Being a privilege to take a part of, being a Viking Knight or Lady is also an undertaking in which you have fun but as Nybo said, something to make the most of. By taking advantage of the opportunities given, it will leave its members with memories to remember for the rest of their lives.
“You have to sacrifice your time but realize it’s a privilege to do this. I look back with a lot of fondness, but it is a privilege to do it and have fun because it’s something you will remember for the rest of your life,” Nybo said.
What advice does Nybo give to the Viking Knights and Ladies today?
“Make the most of [being a Viking Knight and Lady],” Nybo said.
1970 Viking Knight Jerry Norman also has some advice for present and future Viking Knights and Ladies.
“Be honest and be kind to people; if you don’t you might regret it,” Norman said.
The 1995, Viking Knights and Ladies had the pleasure of enjoying the school remodeling to its fullest. Viking Knights and Ladies also give tours to the many students and visitors of Puyallup High school. This generation of this club had the opportunity to show their brand-new school.
“It was a very exciting time. It was very cool because we were from the old school going to portables and then we had a new sparkling school. The Viking Knights and Ladies led all the tours and alumni and everyone around. It was very special for us,” Nybo said.
These Viking Knights and Ladies not only gave tours but were the first ones to welcome everyone.
“We were kind of that bridge year as Viking Knights and Ladies; we were the first ones to welcome everyone [into the new building],” Nybo said.
Gorham also offers some advice not only for Viking Knights and Ladies but all Vikings.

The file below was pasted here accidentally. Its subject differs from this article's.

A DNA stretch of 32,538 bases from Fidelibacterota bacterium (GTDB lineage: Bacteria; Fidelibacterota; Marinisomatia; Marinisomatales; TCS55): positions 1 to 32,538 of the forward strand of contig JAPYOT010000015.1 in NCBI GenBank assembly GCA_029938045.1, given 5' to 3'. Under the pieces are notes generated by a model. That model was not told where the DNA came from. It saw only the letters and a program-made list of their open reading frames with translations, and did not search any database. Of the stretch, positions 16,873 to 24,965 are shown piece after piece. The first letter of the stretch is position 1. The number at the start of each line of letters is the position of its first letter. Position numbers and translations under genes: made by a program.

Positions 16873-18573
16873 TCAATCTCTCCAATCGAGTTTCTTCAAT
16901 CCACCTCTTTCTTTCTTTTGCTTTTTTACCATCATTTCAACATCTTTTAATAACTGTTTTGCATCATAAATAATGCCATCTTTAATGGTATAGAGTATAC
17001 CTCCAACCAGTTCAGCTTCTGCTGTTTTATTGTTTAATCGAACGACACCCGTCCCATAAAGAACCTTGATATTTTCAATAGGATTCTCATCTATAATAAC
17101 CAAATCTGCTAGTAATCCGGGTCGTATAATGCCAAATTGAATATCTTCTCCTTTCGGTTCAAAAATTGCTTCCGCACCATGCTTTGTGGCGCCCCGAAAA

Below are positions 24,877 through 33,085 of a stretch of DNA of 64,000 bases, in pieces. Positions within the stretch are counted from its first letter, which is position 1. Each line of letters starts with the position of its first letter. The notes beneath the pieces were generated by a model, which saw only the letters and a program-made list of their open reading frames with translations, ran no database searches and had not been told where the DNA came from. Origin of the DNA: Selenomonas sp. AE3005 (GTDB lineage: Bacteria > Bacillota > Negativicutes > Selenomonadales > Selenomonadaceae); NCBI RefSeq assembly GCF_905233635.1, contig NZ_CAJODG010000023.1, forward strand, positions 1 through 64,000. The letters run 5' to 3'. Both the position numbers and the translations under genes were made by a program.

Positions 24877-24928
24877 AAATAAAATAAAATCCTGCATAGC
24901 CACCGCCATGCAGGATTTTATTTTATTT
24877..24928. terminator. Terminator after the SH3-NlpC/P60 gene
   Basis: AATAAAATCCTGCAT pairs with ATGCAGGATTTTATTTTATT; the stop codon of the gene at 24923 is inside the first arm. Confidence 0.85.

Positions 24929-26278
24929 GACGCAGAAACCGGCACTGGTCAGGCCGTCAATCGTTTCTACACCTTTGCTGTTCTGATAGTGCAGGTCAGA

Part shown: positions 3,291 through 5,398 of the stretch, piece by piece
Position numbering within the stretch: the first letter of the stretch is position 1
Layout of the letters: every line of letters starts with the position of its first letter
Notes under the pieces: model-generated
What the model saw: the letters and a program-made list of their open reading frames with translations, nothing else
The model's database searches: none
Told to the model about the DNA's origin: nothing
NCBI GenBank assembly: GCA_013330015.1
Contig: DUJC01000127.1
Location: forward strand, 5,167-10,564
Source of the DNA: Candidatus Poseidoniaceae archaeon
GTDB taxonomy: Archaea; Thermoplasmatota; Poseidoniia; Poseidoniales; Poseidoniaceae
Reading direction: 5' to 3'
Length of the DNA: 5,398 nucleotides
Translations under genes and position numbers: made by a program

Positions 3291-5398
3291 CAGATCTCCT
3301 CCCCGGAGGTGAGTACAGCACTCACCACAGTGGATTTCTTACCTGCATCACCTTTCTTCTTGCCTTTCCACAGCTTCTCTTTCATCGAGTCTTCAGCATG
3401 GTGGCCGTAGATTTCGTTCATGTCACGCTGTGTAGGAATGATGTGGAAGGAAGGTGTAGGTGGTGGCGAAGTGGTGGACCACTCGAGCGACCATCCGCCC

“My advice to any student, whether they are members of Viking Ladies or not, is to find one thing that you can do to serve others,” Viking Lady Jennifer (Garrett) Gorham said. “It may be something small, and you may not receive any recognition at all, but performing acts of service will help you grow into a person of integrity and find a deeper meaning in life than if you live merely to serve yourself,” Gorham said.
Being a part of this club not only do you receive many opportunities to help others, but you are given lots of time with your fellow Viking Knights and Ladies. So, friendships are bound to form.
“My favorite part of Viking Ladies was the feeling of acceptance that the other girls gave me,” Gorham said.
Part of the acceptance came from the bond that these individuals share with each other based on their experiences together.
“When I was sophomore and junior, the other junior and senior Viking Knights really took you under their wing and get camaraderie and they helped you out and then you got to watch them graduate through the years…it was a cool feeling,” Nybo said.
Living through all these experiences not only improve these students as a person and advantages though out their lives but generates deep gratitude.
“Puyallup High School really set me to succeed in college and I really appreciate that,” Norman said.